Judges play a critical role in one of the most important states of a criminal case’s adjudication—sentencing. While there have been substantial limitations placed on the discretion judges can exercise in devising punishments, there are little to none on what judges say at such hearings when articulating their rationales for the sentences they impose on convicted defendants. In her lecture, Professor Romero will examine the language judges use when sentencing defendants convicted rape, sexual assault, and sexual abuse that describes victims of those crimes and the harms they have sustained, especially language that describes victims as “ruined,” “broken,” or “destroyed.” Professor Romero argues that the use of such language, while apparently meant to be empathetic, only serves to uphold misogynistic understandings of rape and sexual assault and actively harms victims. Judges trying to justify harsh sentences for defendants convicted of sex crimes also engage in shaming and exploitation of victims when saying that defendants have left victims “ruined” at sentencing.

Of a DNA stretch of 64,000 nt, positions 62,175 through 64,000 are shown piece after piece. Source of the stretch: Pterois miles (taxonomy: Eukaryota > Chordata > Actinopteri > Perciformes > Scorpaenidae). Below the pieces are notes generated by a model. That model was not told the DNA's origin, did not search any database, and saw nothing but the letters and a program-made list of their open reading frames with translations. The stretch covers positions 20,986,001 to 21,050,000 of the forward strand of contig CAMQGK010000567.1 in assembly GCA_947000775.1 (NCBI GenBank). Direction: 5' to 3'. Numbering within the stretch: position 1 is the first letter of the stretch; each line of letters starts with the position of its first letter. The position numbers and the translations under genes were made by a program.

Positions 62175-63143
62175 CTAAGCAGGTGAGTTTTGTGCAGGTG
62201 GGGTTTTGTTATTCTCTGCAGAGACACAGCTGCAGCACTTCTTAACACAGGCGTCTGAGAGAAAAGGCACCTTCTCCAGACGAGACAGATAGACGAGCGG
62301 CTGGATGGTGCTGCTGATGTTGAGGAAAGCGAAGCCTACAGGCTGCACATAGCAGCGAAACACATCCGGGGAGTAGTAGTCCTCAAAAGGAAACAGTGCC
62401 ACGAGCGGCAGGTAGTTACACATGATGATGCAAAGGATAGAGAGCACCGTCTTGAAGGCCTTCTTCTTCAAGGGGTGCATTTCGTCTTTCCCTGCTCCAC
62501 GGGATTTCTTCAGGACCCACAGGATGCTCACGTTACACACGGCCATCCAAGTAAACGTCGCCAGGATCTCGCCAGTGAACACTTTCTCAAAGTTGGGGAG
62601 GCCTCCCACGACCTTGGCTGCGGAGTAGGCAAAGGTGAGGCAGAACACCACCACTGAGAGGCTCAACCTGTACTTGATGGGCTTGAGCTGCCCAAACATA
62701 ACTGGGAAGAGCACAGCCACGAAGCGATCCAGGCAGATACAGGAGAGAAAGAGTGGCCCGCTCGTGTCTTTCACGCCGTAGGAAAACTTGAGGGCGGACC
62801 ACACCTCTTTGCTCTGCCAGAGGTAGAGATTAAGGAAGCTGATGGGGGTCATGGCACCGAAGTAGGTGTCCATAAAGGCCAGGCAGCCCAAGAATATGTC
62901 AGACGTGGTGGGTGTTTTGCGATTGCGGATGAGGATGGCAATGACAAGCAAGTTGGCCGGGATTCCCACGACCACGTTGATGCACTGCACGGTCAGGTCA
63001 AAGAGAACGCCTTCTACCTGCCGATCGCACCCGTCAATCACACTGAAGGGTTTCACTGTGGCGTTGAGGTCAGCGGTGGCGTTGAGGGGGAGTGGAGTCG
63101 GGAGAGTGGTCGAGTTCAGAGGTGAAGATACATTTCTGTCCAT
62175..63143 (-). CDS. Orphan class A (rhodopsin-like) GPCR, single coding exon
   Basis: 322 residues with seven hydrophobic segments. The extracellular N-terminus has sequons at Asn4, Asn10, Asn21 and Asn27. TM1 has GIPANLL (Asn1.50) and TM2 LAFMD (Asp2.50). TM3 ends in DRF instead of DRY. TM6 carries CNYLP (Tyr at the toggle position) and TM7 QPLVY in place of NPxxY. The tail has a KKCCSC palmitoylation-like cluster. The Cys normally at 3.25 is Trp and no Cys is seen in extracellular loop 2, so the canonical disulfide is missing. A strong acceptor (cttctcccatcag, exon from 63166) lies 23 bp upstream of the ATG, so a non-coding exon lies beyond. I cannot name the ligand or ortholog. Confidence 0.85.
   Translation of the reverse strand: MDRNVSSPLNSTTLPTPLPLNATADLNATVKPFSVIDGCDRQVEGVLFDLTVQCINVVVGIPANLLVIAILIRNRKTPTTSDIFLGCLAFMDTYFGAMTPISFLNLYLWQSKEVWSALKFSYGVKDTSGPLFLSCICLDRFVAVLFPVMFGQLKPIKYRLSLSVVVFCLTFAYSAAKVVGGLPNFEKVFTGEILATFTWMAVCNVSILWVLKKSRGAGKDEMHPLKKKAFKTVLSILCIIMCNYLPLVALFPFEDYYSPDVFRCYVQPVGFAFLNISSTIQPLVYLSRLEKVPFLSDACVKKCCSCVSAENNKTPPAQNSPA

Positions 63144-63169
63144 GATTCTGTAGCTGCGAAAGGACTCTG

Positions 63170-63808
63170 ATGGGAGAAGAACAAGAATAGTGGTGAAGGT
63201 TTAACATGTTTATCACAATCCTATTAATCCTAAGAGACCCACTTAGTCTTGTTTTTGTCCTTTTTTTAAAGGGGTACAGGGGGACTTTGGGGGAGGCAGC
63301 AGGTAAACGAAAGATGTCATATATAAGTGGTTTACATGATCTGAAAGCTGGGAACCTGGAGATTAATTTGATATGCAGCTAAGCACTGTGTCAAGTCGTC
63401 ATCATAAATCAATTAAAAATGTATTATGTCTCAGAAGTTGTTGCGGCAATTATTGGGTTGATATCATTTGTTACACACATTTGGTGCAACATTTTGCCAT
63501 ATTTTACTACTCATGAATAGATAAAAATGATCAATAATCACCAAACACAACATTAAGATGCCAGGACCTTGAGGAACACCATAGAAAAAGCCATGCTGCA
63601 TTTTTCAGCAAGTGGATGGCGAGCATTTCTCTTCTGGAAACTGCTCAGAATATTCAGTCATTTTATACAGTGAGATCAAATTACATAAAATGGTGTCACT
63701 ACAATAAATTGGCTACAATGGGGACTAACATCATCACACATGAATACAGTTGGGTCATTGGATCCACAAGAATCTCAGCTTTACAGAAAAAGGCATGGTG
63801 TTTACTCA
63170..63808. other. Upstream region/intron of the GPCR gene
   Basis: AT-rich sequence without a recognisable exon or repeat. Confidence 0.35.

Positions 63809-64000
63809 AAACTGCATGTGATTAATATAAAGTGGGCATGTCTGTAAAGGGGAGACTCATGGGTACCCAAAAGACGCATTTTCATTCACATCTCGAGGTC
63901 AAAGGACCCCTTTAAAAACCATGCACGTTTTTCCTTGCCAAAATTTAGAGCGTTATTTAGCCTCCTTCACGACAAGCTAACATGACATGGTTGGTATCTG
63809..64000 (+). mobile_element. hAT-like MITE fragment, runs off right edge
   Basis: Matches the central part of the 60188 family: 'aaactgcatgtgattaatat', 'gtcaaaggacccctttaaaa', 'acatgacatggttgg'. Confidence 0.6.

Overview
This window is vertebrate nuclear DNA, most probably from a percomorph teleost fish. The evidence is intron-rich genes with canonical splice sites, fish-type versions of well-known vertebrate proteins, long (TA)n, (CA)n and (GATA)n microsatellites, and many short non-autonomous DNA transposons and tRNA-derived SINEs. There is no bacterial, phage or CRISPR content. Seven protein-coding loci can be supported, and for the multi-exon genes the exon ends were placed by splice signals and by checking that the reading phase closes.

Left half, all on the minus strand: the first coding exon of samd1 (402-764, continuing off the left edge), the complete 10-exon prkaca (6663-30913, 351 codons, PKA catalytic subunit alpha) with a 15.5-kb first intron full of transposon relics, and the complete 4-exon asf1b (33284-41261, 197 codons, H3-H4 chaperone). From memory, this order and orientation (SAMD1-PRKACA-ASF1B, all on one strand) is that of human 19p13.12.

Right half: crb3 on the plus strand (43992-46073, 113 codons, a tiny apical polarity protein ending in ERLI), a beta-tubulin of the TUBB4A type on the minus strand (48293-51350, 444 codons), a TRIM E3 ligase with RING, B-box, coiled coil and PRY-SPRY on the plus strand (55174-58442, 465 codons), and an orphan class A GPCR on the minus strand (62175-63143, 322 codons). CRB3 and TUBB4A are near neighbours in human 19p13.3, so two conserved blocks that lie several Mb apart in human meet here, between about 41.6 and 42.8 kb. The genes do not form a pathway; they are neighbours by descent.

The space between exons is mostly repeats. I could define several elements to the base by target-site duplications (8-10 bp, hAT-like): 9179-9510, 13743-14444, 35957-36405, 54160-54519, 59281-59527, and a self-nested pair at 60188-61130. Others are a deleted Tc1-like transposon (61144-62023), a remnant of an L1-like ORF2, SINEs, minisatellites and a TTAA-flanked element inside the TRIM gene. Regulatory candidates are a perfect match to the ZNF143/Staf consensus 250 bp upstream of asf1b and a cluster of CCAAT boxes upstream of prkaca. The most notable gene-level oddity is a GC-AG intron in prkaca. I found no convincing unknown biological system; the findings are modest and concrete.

Maybell Romero, Felder-Fayard Associate Professor of Law at the Tulane University School of Law
CLE credit: 1 hour
Category: CLE Programs, General, Public Lectures